Sabrina Bachai: 5 At-Home Treatments For Headaches

The Kosher Gourmet by Daniel Neman Have yourself a matzo ball: The secrets bubby never told you and recipes she could have never imagined

April 8, 2014

Lori Nawyn: At Your Wit's End and Back: Finding Peace

Susan B. Garland and Rachel L. Sheedy: Strategies Married Couples Can Use to Boost Benefits

David Muhlbaum: Smart Tax Deductions Non-Itemizers Can Claim

Jill Weisenberger, M.S., R.D.N., C.D.E : Before You Lose Your Mental Edge

Dana Dovey: Coffee Drinkers Rejoice! Your Cup Of Joe Can Prevent Death From Liver Disease

Chris Weller: Electric 'Thinking Cap' Puts Your Brain Power Into High Gear

The Kosher Gourmet by Marlene Parrish A gift of hazelnuts keeps giving --- for a variety of nutty recipes: Entree, side, soup, dessert

April 4, 2014

Rabbi David Gutterman: The Word for Nothing Means Everything

Charles Krauthammer: Kerry's folly, Chapter 3

Amy Peterson: A life of love: How to build lasting relationships with your children

John Ericson: Older Women: Save Your Heart, Prevent Stroke Don't Drink Diet

John Ericson: Why 50 million Americans will still have spring allergies after taking meds

Cameron Huddleston: Best and Worst Buys of April 2014

Stacy Rapacon: Great Mutual Funds for Young Investors

Sarah Boesveld: Teacher keeps promise to mail thousands of former students letters written by their past selves

The Kosher Gourmet by Sharon Thompson Anyone can make a salad, you say. But can they make a great salad? (SECRETS, TESTED TECHNIQUES + 4 RECIPES, INCLUDING DRESSINGS)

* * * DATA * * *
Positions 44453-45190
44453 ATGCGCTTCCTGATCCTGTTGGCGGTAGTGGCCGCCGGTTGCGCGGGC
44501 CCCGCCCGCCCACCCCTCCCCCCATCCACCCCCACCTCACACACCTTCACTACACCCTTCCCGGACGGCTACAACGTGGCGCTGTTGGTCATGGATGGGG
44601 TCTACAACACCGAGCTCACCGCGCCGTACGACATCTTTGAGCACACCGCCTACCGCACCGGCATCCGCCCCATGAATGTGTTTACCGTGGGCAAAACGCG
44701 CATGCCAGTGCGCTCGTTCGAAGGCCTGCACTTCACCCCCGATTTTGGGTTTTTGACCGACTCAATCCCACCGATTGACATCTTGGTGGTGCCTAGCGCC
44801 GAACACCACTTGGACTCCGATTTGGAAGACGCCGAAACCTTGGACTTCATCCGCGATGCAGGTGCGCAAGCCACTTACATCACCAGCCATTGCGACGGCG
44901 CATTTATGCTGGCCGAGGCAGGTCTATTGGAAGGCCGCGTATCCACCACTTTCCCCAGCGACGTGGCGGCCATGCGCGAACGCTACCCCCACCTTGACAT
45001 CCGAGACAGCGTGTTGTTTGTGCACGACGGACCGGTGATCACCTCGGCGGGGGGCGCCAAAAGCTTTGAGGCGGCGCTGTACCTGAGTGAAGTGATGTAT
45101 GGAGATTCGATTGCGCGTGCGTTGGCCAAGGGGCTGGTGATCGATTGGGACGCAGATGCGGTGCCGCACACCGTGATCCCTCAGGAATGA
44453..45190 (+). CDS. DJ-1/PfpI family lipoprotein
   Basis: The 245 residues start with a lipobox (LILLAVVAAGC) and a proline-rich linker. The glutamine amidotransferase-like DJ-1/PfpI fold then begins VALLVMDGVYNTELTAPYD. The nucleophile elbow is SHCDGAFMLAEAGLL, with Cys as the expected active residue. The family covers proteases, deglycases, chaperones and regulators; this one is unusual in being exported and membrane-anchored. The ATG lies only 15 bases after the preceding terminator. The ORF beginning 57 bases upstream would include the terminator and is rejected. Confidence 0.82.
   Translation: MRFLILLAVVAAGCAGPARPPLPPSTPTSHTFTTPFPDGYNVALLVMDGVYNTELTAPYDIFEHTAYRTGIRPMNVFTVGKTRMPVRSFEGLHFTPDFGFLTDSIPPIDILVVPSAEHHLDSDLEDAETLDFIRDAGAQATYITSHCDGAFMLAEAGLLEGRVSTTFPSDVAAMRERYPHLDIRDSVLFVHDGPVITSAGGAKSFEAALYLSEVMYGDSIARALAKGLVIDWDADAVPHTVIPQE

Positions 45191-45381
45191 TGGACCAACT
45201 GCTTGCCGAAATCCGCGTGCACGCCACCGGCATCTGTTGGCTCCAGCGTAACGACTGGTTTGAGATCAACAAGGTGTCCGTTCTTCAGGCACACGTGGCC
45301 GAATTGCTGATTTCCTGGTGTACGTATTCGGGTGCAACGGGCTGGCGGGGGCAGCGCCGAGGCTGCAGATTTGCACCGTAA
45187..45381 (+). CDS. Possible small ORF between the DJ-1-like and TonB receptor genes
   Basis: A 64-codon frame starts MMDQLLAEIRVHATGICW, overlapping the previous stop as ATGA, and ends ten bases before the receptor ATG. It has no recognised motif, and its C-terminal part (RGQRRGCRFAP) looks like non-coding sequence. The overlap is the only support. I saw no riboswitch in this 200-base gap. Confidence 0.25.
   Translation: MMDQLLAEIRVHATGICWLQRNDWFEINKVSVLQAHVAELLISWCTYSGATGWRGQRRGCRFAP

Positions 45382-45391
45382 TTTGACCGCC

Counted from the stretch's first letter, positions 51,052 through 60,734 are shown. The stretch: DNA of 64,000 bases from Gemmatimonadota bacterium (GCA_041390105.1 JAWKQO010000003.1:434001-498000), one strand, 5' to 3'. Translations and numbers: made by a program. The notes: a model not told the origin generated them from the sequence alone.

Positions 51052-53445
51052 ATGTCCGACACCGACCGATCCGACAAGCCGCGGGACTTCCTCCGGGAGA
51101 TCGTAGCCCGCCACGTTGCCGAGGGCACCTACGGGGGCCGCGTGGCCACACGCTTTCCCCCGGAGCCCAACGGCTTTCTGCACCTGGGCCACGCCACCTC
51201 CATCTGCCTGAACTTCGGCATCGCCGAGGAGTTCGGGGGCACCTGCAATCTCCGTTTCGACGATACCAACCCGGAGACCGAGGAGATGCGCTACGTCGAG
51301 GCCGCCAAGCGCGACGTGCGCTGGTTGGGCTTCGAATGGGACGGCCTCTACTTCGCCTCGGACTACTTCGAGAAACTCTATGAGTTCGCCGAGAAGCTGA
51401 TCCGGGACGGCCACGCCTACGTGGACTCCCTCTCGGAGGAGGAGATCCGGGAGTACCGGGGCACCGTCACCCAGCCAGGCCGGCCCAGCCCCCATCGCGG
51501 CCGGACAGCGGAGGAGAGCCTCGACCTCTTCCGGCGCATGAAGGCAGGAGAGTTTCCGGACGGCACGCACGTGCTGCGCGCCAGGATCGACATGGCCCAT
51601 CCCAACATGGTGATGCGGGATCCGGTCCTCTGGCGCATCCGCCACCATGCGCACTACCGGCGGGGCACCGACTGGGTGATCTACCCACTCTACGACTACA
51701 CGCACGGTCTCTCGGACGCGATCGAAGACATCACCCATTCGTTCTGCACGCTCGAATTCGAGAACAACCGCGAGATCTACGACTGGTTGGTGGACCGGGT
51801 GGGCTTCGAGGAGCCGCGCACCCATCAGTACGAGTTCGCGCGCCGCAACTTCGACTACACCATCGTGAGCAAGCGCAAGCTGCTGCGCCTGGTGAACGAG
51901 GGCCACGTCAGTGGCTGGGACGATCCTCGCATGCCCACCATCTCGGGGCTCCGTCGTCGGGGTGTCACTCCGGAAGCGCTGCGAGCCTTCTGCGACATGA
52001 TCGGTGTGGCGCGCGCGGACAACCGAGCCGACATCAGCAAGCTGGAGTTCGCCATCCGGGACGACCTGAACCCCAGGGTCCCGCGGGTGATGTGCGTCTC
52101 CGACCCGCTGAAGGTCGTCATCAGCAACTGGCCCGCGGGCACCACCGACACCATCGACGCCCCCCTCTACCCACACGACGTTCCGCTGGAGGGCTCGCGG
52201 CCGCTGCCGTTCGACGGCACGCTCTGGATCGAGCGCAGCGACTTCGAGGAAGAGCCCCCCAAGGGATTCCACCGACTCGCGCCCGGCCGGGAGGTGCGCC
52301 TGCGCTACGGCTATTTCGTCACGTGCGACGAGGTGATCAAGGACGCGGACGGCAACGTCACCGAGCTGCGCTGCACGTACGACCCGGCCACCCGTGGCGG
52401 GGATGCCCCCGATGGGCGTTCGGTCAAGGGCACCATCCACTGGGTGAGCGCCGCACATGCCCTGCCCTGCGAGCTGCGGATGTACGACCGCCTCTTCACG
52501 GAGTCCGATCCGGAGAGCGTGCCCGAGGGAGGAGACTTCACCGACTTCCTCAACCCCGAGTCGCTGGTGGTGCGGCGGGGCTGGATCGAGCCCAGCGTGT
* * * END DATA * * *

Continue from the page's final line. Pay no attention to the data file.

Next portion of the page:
April 2, 2014

Paul Greenberg: Death and joy in the spring

Dan Barry: Should South Carolina Jews be forced to maintain this chimney built by Germans serving the Nazis?

Mayra Bitsko: Save me! An alien took over my child's personality

Frank Clayton: Get happy: 20 scientifically proven happiness activities

Susan Scutti: It's Genetic! Obesity and the 'Carb Breakdown' Gene

Lecia Bushak: Why Hand Sanitizer May Actually Harm Your Health

Stacy Rapacon: Great Funds You Can Own for $500 or Less

Cameron Huddleston: 7 Ways to Save on Home Decor

The Kosher Gourmet by Steve Petusevsky Exploring ingredients as edible-stuffed containers (TWO RECIPES + TIPS & TECHINQUES)

Jewish World Review April 27, 2006 / 29 Nissan 5766

Engaging, articulate teen copes with family matters in Elinor Lipman's beguiling novel

By Connie Ogle

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http://www.JewishWorldReview.com | (KRT) "I live," says young Frederica Hatch, "in a certifiably crazy place."


A sleepy, subpar women's school, circa the mid-1970s in snowy Brookline, Mass., may not sound like an epicenter of chaos. But in the capable hands of Elinor Lipman, Dewing College — a dubious finishing school "best known for turning out attractive secretaries who married up" — turns out to be quite the frothing cauldron of secrets and scandal and an exceptionally apt canvas for Lipman's lively, literate satire.